One night, at his lodgings the noblewoman drank from what she thought was a bottle of Spanish wine. It turned out to be a bottle of Oil of cloves. Today it is still used in tiny doses in a few countries to manage toothache (if anyone has seen the film Marathon Man, this is what the dentist Szell (Laurence Olivier) uses to numb the pain on Thomas ‘Babe’ Levy (Dustin Hoffman) before drilling another hole into his teeth in the torture scene.) It is highly poisonous, and is today a major cause of child poisonings in the land where everything is poisonous, Australia. The noblewoman died immediately. Pelsaert, fearing the fallout, buried her in the garden – leaving the poor husband and her family to wonder what had happened to her. Pelsaert’s commission in Agra would come to an end, not because of the poisoning, but because they felt he had not done enough to win favor in the Mughal court. This cleared the way for his role on the Batavia.
Pelsaert had first met the skipper of the Batavia, on his was back to Europe, as Ariaen Jacobsz just happened to be the captain of the ship bringing him home. The two men quickly grew to hate one another. As far as I can gather that hatred arose out of Pelsaert’s dislike for Jacobsz’s heavy drinking, an inebriated Jacobsz telling Pelsaert what he thought of what Pelsaert thought of him, and the fallout from the incident which saw Jacobsz being publicly told off by a senior VOC official. You could imagine neither would have been overjoyed to find they were to share a cabin even if it was the biggest cabin by far, let alone that they would have to spend several months at sea together.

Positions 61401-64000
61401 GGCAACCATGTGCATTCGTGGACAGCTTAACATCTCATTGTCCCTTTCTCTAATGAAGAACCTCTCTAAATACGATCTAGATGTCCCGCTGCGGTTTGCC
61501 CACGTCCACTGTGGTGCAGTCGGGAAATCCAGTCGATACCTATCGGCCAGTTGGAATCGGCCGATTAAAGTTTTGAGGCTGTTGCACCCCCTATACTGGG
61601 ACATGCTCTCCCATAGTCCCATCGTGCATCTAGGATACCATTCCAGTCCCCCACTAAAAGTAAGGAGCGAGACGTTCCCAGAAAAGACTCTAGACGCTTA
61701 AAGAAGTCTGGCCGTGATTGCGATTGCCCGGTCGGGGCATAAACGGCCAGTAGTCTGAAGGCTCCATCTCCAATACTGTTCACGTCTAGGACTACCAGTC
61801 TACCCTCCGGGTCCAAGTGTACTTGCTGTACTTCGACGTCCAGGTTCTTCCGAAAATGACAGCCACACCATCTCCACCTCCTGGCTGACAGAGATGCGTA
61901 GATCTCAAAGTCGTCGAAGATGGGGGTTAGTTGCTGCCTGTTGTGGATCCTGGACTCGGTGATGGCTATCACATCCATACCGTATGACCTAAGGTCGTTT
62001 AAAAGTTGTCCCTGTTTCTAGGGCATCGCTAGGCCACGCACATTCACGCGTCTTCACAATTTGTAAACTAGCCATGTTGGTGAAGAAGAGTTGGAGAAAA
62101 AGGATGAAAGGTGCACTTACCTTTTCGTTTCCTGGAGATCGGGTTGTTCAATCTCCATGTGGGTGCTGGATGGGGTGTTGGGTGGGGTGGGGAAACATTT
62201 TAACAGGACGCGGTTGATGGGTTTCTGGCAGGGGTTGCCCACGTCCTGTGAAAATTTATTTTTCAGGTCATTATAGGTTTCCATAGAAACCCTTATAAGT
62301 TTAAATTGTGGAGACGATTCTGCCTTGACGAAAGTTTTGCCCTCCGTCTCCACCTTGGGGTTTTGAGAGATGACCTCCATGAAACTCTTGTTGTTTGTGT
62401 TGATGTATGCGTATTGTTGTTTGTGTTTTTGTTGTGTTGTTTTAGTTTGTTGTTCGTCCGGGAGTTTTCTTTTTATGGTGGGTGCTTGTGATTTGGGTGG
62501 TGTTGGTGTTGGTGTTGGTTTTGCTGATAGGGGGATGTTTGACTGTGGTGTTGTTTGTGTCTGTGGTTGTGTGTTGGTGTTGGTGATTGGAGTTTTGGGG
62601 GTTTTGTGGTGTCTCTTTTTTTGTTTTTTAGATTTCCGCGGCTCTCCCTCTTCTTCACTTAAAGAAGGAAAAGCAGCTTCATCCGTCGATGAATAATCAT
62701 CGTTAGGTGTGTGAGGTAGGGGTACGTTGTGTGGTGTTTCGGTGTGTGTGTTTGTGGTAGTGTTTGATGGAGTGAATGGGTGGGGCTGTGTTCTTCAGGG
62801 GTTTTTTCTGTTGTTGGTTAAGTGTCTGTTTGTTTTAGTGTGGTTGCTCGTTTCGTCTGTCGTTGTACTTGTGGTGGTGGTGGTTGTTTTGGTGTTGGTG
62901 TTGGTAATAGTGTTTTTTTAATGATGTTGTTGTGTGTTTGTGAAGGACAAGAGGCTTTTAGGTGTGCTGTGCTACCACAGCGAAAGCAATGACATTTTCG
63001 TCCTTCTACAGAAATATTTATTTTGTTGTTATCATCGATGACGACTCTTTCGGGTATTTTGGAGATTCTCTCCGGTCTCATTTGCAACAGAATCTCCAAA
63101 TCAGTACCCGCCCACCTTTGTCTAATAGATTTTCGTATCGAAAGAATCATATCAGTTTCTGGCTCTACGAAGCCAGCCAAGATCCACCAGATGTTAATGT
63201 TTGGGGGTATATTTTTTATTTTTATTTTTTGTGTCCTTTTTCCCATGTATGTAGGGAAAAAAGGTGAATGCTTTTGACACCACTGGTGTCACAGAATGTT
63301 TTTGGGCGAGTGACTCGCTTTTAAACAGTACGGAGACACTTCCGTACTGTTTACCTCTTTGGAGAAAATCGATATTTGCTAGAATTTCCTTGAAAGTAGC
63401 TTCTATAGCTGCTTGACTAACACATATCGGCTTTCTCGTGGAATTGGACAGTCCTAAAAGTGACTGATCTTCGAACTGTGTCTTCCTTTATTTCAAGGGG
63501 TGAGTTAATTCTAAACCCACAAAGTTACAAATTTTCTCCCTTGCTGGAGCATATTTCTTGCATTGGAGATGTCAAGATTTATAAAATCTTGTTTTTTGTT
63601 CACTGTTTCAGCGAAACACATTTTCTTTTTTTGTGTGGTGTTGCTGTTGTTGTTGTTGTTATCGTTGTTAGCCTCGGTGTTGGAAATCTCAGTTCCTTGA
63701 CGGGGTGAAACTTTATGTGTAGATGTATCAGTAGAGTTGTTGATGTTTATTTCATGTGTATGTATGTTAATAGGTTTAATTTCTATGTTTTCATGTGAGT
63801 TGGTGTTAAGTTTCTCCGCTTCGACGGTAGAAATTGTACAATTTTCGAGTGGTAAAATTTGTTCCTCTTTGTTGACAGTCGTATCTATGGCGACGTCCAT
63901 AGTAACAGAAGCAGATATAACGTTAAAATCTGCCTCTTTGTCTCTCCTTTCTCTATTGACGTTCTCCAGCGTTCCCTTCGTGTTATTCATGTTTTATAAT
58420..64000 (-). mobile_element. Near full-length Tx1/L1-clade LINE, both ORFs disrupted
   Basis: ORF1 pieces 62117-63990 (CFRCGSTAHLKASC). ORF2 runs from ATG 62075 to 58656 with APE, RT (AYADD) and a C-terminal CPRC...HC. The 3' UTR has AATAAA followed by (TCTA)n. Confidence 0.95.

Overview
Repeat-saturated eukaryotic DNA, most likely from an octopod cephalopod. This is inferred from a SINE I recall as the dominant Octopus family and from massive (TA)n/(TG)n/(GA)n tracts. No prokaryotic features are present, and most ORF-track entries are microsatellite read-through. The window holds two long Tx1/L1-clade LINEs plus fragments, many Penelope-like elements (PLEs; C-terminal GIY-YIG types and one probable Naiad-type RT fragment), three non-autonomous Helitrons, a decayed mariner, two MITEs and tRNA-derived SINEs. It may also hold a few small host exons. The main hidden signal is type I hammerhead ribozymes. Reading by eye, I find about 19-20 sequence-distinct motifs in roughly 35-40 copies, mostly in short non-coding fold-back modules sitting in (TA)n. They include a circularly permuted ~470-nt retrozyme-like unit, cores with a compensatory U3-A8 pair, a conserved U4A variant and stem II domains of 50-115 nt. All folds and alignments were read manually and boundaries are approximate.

In October 1628 the ship loaded up it’s cargo, and crew – all up 340 souls – and prepared to sail. Afore the mast, packed in tightly were the sailors – mostly of the criminal under class of Dutch society. On the deck below them a squadron of soldiers, mostly of German extraction, though including a few Scots and one British mercenary. Mid ships you found the group referred to as idlers, as, all going well they would have very little to do on the voyage. Folk such as carpenters, doctors and the like. Out back, where the cabin space was bigger, and where the ship was less apt to rock about, were the officers, and any important travelers. I concentrate on this group a little more as this is where the authors who have written on the Batavia have concentrated most. Suffice to say one soldier in particular does play a huge role in this tale – but we go with what we’ve got – much as I’d like to get into the primary sources and find out a little more about the soldier, Wiebbe Hayes.